Human Resources



How working parents can raise empathetic kids

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Sarah Kee, financial literacy coach and founder of social enterprise FinKAB, believes letting children know how their parents bring home the bacon goes a long way in achieving success. FinKAB is a Hong Kong-based social enterprise offering financial literacy education to children.

With people working longer hours than ever before, working parents spend less and less quality time with their kids at home. Many children don’t understand why parents spend so much time away from them at work, and at times, may behave badly to attract their attention.

Rather than nagging their kids, parents could try putting kids in their own shoes. Here is what you can try to let your children feel how you feel.

1. Bring your kids to work
Seeing is believing! More and more corporates organise fun days in the office to allow parents to bring their kids to work. Not only do kids get to know parents’ work environments, they also get to experience how daily family expenses, for example, meals, school buses, holiday trips, etc, are being paid for or financed via hard-earned salaries from working.

2. Let kids see your utility bills
Kids need to realise at an early age that electricity and water is not a given. It’s not a coincidence that a lamp just lights up when you toggle the switch or that water just runs when you turn on the tap.

These invaluable resources come with a price tag. Parents can show them how to read utility bills and explain to them how utilities form part of the family expenses. With time, kids will appreciate and treasure whatever that is available to them. They will know how to appreciate air conditioning on a hot summer day!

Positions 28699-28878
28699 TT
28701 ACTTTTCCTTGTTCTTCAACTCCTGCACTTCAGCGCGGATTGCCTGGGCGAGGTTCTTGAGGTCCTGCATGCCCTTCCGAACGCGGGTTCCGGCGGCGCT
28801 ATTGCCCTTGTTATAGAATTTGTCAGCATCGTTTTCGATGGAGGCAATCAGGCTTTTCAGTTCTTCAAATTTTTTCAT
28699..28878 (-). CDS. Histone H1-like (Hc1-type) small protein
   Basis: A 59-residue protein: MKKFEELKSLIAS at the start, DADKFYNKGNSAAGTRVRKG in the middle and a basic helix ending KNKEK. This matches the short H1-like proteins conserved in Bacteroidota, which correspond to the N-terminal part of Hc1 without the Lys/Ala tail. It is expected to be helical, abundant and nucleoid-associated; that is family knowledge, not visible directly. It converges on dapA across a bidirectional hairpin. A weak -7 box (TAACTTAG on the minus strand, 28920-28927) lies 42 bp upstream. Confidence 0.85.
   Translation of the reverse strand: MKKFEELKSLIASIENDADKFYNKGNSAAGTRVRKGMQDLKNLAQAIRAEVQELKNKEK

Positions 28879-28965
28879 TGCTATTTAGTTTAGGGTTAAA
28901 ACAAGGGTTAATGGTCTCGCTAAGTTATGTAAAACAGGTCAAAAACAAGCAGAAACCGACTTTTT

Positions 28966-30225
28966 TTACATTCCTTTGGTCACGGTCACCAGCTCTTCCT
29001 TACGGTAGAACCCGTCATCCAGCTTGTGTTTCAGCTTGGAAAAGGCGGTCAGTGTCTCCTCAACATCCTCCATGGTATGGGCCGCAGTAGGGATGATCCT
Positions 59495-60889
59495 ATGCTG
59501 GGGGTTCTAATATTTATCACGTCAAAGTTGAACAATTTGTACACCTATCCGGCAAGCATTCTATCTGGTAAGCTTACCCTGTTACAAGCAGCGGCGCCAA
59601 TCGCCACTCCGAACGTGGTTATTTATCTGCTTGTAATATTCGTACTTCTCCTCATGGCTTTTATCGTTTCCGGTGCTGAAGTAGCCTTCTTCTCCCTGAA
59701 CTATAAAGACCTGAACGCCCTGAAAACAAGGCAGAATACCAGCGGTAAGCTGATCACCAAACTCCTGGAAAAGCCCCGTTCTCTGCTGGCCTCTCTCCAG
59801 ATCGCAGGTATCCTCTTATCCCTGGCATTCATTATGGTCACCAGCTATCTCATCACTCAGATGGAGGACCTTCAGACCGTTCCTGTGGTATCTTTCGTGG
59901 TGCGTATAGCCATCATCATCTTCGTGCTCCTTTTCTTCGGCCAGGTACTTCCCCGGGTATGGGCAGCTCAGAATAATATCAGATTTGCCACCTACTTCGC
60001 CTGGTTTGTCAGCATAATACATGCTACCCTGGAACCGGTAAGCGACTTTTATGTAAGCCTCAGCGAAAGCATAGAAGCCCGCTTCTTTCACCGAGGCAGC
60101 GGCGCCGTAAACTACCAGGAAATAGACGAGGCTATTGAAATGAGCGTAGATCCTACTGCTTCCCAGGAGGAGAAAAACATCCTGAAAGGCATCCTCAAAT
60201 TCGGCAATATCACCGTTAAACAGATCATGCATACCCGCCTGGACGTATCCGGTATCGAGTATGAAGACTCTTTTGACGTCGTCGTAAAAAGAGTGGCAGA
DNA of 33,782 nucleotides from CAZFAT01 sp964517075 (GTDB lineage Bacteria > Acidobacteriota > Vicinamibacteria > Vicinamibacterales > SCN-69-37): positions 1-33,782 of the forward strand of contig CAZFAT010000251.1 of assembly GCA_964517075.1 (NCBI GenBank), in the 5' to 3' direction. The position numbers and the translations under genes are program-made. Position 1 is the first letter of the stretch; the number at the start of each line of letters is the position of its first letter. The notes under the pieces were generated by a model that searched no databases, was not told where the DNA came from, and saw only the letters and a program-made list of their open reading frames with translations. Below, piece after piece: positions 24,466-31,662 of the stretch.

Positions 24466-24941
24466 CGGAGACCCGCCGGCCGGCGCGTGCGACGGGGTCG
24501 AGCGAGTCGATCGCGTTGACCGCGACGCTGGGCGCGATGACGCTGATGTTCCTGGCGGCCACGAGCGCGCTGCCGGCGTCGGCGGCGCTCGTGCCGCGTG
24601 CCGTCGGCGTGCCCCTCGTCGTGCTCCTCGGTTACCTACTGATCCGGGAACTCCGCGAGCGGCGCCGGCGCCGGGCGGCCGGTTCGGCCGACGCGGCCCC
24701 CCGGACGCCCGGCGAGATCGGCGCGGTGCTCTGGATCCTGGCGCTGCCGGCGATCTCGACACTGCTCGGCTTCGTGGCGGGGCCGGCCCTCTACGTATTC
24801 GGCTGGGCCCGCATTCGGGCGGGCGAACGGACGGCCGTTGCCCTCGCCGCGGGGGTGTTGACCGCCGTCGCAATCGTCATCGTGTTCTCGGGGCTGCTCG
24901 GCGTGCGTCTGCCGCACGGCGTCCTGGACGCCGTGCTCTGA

3. Plan your next family trip with your kids
Instead of you planning the trip, why not share the workload (fun!) with your kids by engaging and involving them during the planning process? A trip doesn’t need to be an overseas one, a weekend trip to an outlying island is good enough to get the job done.

Walk them through the planning process, for example, plan for commutes, things to do/see, things to bring along with them, etc. Make it fun and inspire them to think outside the box.

Let kids realise that a smooth and enjoyable family travel experience is not a given. It involves careful consideration, planning and, of course, money as well. Very soon kids will learn to think in your shoes and be empathetic.

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